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Posted by on August 7, 2018 in Home

 

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Sunday Scribble – “Touch”

Touch
(continuation of Autumn)

Our pay was average, but my “findings” enabled us to splurge a bit on dinner. A rack of beef to share, a fresh loaf of bread, and milk to wash it all down gave us one of the best meals we’ve had in a while. There were even leftover coins in Elsworth’s purse when I returned it to him at Luella’s insistence.

“It’s a shame,” Simon said in our room that evening. “That was a nice coin purse.”

“I’m sure the headman thought so too when he got it.” Luella’s words were accompanied with a soft smack to Simon’s arm.

I smirked at the exchange as I folded up my cloak on one of the room’s chairs. It was still rather lumpy with my daggers, bandages, and liberated items from our travels, but as long as no one sat on it, it was fine.

“You alright there?” I asked Brom, noticing he had been over by the wash basin for longer than usual.

He glanced at me before scrubbing at his shoulder with the available cloth. “Elsworth’s touch was sweaty. Feels like the spot can’t get cleaned.”

Simon’s and Luella’s voices stilled from their bickering at Brom’s response, and Simon was by our warrior’s side with a bound. He glanced at the spot, red from continuous scrubbing, and poked it gently.

“Think I have some aloe paste left,” he said, ignoring Brom’s slight flinch. “Want some?”

“I could freeze something for you to use to numb it,” Luella offered.

“Don’t strain yourself,” Brom told the mage. He did, however, nod to Simon. “I’ll try the aloe.”

“Want it wrapped in bandages?” I asked, unfolding my cloak.

“…Sure. Thanks.”

We moved to wrap up Brom’s shoulder, ensuring the bandages weren’t tight enough to hinder his movement or restrict his blood circulation. He swung his arm in a wide circle to test the bandages, his muscles only making a small tear appear by the armpit.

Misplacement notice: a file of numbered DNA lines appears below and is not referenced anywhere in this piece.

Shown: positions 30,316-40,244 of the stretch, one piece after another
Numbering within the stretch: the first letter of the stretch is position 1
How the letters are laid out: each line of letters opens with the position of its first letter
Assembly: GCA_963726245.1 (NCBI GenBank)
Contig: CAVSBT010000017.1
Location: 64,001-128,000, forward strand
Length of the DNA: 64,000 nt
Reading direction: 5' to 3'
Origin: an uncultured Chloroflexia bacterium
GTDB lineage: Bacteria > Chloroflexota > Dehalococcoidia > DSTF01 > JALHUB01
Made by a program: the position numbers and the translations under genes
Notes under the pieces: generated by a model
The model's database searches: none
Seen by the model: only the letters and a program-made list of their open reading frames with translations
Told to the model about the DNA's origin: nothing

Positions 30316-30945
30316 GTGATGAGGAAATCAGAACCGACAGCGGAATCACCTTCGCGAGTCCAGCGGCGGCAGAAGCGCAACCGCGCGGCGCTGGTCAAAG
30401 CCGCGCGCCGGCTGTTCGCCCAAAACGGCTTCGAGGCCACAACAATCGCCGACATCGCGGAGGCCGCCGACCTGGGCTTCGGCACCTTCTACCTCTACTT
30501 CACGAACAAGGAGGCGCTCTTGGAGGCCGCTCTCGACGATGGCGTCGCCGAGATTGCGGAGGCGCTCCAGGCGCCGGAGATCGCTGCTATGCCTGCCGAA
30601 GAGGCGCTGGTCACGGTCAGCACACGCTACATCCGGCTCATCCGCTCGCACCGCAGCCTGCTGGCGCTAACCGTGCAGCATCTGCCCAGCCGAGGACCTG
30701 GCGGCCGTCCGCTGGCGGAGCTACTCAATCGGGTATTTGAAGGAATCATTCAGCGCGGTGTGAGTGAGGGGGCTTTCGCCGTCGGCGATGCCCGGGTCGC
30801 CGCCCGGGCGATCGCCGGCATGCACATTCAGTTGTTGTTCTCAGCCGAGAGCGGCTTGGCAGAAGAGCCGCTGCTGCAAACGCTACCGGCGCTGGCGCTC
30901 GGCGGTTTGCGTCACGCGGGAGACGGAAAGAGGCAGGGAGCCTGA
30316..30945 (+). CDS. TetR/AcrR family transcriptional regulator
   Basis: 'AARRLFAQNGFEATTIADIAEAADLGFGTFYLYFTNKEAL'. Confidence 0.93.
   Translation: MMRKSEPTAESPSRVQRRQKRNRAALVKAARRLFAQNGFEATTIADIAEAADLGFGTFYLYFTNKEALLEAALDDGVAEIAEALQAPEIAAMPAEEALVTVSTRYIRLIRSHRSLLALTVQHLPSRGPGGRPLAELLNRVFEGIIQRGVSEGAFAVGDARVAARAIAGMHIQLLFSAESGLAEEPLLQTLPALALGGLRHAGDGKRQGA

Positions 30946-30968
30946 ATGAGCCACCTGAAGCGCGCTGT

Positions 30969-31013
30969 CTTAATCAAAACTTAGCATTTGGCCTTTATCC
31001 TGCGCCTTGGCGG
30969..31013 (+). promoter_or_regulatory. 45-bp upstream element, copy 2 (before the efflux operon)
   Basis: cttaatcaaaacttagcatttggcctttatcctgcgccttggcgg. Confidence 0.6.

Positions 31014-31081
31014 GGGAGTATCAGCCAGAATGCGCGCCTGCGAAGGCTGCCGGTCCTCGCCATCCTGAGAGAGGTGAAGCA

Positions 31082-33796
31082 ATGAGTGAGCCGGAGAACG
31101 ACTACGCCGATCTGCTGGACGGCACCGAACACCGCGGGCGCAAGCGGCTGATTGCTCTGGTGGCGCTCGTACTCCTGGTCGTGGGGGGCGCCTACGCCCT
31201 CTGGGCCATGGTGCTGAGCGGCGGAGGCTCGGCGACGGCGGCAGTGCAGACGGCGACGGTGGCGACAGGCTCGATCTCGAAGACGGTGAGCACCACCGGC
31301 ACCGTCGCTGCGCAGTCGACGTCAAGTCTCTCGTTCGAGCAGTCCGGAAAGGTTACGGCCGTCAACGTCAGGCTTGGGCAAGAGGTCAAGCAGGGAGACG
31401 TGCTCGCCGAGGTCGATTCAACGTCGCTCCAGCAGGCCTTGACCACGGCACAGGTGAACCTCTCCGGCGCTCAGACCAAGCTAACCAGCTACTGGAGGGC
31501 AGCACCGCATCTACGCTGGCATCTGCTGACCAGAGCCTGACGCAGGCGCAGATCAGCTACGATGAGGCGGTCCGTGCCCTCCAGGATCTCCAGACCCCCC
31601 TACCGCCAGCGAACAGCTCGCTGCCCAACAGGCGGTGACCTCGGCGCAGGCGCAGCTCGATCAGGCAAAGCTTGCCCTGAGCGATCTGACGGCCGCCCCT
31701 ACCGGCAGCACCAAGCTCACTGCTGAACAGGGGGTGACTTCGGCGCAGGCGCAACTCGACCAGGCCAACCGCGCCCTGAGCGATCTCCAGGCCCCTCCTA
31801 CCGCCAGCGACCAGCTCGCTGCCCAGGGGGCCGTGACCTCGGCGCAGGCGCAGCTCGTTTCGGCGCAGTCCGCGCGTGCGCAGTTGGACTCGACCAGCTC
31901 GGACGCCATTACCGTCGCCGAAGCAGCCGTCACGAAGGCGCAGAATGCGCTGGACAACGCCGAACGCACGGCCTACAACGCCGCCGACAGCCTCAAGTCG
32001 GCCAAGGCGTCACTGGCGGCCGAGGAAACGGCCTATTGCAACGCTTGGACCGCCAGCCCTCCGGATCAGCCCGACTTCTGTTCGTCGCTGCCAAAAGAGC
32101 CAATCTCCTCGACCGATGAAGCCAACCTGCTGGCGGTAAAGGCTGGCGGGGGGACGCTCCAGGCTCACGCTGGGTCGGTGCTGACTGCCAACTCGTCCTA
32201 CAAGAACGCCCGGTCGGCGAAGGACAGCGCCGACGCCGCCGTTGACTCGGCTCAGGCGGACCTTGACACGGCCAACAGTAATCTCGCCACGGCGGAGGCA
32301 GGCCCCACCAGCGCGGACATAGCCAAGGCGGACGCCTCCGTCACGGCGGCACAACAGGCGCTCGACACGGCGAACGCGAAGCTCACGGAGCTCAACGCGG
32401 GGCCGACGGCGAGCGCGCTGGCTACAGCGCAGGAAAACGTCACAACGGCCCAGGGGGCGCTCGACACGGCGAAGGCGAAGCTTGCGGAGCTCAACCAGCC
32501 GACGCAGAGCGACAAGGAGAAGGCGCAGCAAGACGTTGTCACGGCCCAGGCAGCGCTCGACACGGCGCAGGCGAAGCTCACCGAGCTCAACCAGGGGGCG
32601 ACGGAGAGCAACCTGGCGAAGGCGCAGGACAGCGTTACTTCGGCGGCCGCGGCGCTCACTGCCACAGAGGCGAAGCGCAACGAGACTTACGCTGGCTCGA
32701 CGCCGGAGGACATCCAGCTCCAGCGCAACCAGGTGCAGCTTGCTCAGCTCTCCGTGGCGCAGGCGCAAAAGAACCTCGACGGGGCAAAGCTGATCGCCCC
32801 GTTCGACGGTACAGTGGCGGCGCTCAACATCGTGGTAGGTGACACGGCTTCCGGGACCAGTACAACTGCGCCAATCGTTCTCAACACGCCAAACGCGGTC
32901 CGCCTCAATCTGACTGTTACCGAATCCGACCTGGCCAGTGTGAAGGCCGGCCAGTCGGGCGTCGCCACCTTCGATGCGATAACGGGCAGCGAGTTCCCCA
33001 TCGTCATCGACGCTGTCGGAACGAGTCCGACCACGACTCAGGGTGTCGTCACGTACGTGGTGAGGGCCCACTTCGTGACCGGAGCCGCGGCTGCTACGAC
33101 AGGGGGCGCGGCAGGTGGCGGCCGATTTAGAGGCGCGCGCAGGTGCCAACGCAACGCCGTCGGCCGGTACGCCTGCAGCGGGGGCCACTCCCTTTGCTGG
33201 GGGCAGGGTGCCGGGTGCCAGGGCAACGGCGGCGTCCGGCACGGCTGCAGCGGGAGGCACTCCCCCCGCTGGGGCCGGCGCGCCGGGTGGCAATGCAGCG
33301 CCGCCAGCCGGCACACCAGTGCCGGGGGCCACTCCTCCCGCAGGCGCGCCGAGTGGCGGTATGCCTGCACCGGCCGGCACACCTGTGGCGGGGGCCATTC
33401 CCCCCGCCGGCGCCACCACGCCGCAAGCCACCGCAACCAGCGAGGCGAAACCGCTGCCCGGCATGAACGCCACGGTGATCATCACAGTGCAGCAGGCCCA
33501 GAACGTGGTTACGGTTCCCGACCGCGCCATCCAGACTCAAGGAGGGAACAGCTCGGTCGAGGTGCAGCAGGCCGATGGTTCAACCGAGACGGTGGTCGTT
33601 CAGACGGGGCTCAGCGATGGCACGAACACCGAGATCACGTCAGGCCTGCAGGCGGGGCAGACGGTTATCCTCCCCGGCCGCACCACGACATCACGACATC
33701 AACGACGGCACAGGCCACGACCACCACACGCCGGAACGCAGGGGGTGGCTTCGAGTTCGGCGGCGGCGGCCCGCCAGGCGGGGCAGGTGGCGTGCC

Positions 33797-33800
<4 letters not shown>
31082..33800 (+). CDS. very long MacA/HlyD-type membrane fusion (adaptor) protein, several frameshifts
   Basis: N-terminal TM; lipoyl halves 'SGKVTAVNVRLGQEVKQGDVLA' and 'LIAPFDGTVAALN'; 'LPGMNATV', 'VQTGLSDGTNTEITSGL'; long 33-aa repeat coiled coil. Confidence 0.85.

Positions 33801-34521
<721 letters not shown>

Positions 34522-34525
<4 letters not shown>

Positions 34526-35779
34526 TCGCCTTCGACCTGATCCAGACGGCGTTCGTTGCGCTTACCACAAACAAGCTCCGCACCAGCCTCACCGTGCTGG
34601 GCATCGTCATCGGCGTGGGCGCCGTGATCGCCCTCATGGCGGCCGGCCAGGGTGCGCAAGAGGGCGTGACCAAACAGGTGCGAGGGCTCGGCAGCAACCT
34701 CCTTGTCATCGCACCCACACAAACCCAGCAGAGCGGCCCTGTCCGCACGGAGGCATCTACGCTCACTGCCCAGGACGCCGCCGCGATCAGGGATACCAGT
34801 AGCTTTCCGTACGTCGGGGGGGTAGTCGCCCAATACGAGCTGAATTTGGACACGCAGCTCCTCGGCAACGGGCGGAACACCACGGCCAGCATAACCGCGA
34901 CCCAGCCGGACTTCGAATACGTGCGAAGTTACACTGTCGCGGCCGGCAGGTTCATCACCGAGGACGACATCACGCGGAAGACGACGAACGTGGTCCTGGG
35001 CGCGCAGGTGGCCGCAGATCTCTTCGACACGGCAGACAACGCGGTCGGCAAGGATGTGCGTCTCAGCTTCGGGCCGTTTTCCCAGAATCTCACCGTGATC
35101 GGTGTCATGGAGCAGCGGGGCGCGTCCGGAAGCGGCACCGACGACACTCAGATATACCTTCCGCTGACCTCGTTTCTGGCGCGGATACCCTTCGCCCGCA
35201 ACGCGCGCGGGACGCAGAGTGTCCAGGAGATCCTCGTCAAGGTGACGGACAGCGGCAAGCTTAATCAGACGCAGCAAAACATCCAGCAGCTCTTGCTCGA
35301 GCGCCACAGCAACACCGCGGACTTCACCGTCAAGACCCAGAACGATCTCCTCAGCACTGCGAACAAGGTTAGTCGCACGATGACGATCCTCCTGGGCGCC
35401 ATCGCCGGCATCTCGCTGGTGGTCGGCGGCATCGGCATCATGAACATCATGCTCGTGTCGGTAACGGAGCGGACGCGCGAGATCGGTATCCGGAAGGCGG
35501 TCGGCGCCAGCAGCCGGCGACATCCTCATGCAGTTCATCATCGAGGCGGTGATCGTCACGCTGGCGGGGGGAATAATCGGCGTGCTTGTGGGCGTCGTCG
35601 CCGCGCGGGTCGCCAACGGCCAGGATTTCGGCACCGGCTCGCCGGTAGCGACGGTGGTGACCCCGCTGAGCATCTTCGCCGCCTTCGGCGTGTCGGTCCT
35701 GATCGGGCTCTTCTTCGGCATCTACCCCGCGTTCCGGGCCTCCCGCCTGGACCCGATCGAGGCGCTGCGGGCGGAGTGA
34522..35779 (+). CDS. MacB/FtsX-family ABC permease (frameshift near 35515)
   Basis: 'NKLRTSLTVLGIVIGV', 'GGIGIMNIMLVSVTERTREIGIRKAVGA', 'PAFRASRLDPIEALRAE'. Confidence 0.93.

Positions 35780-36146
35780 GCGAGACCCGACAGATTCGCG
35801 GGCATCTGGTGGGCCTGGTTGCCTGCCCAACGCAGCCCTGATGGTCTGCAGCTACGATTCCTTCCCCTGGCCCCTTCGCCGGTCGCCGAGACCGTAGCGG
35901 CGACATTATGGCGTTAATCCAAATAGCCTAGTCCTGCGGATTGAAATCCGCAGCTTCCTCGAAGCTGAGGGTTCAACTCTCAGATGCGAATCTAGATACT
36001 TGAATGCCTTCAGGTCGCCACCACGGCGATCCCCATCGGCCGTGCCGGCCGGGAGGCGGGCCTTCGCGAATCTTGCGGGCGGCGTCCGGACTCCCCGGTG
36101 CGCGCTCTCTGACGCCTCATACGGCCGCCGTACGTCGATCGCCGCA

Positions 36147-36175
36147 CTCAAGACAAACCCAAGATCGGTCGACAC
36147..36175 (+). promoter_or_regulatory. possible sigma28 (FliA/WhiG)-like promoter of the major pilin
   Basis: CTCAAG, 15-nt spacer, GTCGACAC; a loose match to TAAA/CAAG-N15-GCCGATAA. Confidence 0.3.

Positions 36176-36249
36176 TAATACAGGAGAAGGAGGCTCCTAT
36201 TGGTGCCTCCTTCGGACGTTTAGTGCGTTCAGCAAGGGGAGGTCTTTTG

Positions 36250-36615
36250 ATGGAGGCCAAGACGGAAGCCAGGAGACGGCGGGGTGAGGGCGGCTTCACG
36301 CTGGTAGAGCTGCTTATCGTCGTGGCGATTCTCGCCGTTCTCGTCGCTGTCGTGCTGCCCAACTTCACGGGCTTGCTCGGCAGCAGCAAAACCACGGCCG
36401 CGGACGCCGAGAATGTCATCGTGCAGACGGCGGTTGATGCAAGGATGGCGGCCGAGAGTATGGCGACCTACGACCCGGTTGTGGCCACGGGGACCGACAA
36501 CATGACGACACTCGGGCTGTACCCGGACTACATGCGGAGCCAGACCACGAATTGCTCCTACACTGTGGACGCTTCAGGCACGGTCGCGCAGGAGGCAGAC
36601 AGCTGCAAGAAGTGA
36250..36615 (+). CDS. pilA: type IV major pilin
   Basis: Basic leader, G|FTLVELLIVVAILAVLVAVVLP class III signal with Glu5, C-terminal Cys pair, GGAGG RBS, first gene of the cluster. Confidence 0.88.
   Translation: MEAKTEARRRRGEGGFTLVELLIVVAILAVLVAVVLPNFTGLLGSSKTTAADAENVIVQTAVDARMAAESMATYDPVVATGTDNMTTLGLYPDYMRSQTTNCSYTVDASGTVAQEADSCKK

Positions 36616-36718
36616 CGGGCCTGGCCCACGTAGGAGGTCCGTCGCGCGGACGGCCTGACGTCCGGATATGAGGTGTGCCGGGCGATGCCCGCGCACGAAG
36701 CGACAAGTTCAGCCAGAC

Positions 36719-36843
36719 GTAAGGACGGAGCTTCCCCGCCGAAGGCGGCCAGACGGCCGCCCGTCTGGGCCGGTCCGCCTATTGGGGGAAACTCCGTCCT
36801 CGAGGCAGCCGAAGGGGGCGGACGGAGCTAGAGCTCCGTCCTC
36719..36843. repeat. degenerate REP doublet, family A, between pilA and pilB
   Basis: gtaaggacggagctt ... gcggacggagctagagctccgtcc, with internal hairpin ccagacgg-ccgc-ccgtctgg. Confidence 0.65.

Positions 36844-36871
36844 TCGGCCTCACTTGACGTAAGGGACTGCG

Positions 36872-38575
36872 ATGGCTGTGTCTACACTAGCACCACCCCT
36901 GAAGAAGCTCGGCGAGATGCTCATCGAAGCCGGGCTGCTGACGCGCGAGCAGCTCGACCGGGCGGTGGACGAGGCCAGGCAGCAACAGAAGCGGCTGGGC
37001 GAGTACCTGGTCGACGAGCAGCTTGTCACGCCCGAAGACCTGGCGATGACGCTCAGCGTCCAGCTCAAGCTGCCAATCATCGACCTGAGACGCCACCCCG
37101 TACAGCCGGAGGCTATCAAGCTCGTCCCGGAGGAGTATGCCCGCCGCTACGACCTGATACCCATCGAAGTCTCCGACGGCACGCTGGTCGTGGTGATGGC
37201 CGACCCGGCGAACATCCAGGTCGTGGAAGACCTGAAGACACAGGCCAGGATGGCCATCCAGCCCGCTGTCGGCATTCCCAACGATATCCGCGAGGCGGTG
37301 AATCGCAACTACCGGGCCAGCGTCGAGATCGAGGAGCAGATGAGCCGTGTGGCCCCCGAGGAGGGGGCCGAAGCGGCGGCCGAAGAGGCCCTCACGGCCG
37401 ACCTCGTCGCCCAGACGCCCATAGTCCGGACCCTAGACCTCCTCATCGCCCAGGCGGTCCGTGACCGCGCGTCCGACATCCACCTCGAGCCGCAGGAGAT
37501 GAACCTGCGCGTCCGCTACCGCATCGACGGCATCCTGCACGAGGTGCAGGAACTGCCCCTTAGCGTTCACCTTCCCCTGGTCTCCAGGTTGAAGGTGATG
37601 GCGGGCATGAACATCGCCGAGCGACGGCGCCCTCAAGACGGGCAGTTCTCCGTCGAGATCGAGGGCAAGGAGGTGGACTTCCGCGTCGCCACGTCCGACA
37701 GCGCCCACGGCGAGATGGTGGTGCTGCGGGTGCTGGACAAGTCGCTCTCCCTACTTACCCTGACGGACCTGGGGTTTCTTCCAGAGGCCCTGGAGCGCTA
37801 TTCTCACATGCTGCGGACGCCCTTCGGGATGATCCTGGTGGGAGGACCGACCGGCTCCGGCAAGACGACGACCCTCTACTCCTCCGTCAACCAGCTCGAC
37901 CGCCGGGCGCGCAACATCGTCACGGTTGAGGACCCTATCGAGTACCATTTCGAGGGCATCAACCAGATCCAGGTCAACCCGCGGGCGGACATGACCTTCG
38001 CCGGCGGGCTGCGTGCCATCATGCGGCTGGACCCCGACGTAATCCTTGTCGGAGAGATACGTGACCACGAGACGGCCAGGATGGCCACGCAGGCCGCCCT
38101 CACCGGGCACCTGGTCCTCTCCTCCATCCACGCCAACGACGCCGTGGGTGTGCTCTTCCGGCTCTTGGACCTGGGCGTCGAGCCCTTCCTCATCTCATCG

He ignored it, finding the tear insignificant, and nodded. His gaze anywhere but us, he murmured out another, “Thank you.”

“No problem.” Simon’s response was a loud contrast as he sealed up his small jar of aloe paste.

“If it doesn’t work,” I said, “let me know and I’ll get you some of the finest soaps this village sells.”

“Through legitimate means, of course,” Luella said.

“Considering you made me return the rest of the purse, we’ll have to see—”

“Let’s go to bed.” Brom cut us off, a small smile tugging at his lips as he fell onto one of the mattresses. Being the smallest and least likely to accidentally roll over onto his side after his episode, I took the other side of Brom’s mattress. Luella and Simon claimed the other.

I tossed Simon my extra pillow and he placed it on the floor next to his side. With how much he moved in his sleep, he wasn’t a stranger to his bedmate shoving him away only to have him tumble off the mattress. Being a deep sleeper, he tended not to notice until the morning.

The morning came much sooner than all of us cared for it to.

“It’s still dark out—” Simon’s words strangled themselves as a flash of light and a wave of heat washed into our room.

“Easy enough to see what’s gotten the village up at this hour.” Luella reached the window, hearing the shouts and alarms at the dragon’s appearance.

“Did the sands and troughs help keep the fires from spreading?” I asked.

“Difficult to tell with the smoke,” she answered.

“Are we staying to help,” was my next question, “or are we booking it in case the village feels our work wasn’t worth the payment?”

Luella’s eyes rolled and she grabbed her staff. Brom already had his axe in his hands and Simon shouldered his pack of supplies. I sighed as I put on my cloak and touched the hilt of my daggers.

“Here’s hoping chasing off a dragon is worth more than sanding a field,” I said, leading the way out of the inn and into the fray.

 
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Posted by on October 8, 2017 in Scribbles

 

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“Have a Prompt!” Saturday #116

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Posted by on October 7, 2017 in Prompts